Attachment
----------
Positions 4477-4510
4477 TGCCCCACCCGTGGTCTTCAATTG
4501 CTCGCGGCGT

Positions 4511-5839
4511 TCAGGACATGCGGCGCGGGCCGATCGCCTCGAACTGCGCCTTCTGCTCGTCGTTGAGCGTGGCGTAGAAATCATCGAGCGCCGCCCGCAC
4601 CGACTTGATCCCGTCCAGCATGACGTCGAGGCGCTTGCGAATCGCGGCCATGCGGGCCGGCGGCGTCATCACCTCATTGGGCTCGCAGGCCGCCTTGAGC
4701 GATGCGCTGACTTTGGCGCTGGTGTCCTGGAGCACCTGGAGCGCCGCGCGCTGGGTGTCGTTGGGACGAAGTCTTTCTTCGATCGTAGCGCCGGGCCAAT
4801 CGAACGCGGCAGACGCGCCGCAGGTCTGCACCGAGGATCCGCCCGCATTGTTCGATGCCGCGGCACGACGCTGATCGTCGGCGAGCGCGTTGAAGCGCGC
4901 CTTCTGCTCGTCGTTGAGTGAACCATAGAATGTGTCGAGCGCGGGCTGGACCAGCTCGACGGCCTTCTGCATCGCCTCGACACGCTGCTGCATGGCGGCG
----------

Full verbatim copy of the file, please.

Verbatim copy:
Positions 4477-4510
4477 TGCCCCACCCGTGGTCTTCAATTG
4501 CTCGCGGCGT

Positions 4511-5839
4511 TCAGGACATGCGGCGCGGGCCGATCGCCTCGAACTGCGCCTTCTGCTCGTCGTTGAGCGTGGCGTAGAAATCATCGAGCGCCGCCCGCAC
4601 CGACTTGATCCCGTCCAGCATGACGTCGAGGCGCTTGCGAATCGCGGCCATGCGGGCCGGCGGCGTCATCACCTCATTGGGCTCGCAGGCCGCCTTGAGC
4701 GATGCGCTGACTTTGGCGCTGGTGTCCTGGAGCACCTGGAGCGCCGCGCGCTGGGTGTCGTTGGGACGAAGTCTTTCTTCGATCGTAGCGCCGGGCCAAT
4801 CGAACGCGGCAGACGCGCCGCAGGTCTGCACCGAGGATCCGCCCGCATTGTTCGATGCCGCGGCACGACGCTGATCGTCGGCGAGCGCGTTGAAGCGCGC
4901 CTTCTGCTCGTCGTTGAGTGAACCATAGAATGTGTCGAGCGCGGGCTGGACCAGCTCGACGGCCTTCTGCATCGCCTCGACACGCTGCTGCATGGCGGCG